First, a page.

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Ford Seeding Market For Sync-Controlled Apps

10/08/2010 01:53:03 PM Eastern
San Francisco - Ford went to the CTIA convention here to announce the launch of a software developers kit (SDK) that will enable app developers to modify BlackBerry and Android smartphone apps so they can be controlled via voice through Ford's first- and second-generation Sync systems.

The apps would use Bluetooth to connect the phones to Ford's Sync system.

The development promises to expand the number of Sync-controlled smartphone apps, which are currently limited to Stitcher's Internet news and podcast app, OpenBeak's Twitter-streaming app with text-to-voice conversion, and Pandora's Internet music service, which delivers cellular-streamed music programming to a Sync-enable factory sound system via stereo Bluetooth. Apps can be downloaded from the Android and BlackBerry app stores.

"More and more drivers will find a way to use their devices and their apps while in the car," said Derrick Kuzak, Ford group VP for global product development, during a keynote speech here. "They can do it unsafely, or they can do it through safer voice-activated solutions such as Ford Sync, keeping their eyes on the road and their hands on the wheel."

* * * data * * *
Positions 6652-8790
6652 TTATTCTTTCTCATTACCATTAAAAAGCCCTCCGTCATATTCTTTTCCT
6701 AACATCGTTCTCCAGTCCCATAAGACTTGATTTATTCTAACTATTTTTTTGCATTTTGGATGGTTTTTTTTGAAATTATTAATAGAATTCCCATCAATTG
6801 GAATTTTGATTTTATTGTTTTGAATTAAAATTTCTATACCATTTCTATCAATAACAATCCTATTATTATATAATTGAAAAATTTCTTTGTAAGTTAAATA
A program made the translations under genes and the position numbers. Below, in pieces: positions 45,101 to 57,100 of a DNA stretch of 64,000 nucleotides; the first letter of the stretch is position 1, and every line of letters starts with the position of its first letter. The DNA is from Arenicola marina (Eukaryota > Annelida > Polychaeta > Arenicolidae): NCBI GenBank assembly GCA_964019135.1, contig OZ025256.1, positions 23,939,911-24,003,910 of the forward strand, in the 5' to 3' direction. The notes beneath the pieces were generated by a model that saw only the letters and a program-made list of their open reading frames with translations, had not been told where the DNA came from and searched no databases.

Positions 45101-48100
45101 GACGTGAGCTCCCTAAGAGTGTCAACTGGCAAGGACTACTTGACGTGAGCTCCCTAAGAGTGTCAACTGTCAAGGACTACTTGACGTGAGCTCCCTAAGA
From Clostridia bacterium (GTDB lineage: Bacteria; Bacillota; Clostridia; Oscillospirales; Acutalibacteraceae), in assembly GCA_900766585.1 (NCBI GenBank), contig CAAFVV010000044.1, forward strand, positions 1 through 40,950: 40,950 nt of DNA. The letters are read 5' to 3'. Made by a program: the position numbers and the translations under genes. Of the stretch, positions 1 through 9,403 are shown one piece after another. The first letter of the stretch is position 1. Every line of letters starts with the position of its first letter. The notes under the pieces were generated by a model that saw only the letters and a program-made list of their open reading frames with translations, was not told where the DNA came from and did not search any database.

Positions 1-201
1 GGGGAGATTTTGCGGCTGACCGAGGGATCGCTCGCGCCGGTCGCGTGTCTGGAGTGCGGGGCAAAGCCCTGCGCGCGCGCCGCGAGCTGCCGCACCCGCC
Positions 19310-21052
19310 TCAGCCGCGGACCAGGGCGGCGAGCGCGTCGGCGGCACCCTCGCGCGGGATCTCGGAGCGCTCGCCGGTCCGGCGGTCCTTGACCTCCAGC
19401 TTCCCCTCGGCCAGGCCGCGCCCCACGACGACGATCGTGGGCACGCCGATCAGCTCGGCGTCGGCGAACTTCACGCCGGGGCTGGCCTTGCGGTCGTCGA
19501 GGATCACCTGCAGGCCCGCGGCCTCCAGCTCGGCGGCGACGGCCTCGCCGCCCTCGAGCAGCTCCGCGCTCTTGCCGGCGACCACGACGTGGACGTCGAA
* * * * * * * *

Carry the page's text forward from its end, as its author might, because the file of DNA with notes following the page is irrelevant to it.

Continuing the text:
The SDK release, the company added, "marks the latest move by Ford to forge a more open collaborative bond with the wireless, consumer electronics and app developer communities to create a safer and smarter in-car connectivity experience that leverages" mobile devices that consumers already own.

At the show, Kuzak also asked the wireless industry to work closer with Ford to help motorists drive more safely. Ford, he noted, is the first automaker to adopt Bluetooth's Message Access Profile (MAP), which in Sync-powered MyFord Touch user interfacesoffers text-to-voice capability to read aloud text messages and reply to text messages by voice. He asked handset makers to adopt the standard in more phones.

Sync, launched in October 2007 on the Ford Focus, delivers voice control over a vehicle's entertainment systems, Bluetooth-connected cellphones for hands-free calling, and USB-connected MP3 players. Second-generation Sync systems extend voice control to additional functions, including climate-control functions. It also features two USB ports instead of one and adds an SD card slot, RCA A/V inputs and Wi-Fi, which turns a vehicle into a mobile hot spot when a cellular USB modem is inserted. The next-gen system also adds built-in GPS, enabling drivers to use Ford's currently available TDI (Traffic, Directions, Information) service.
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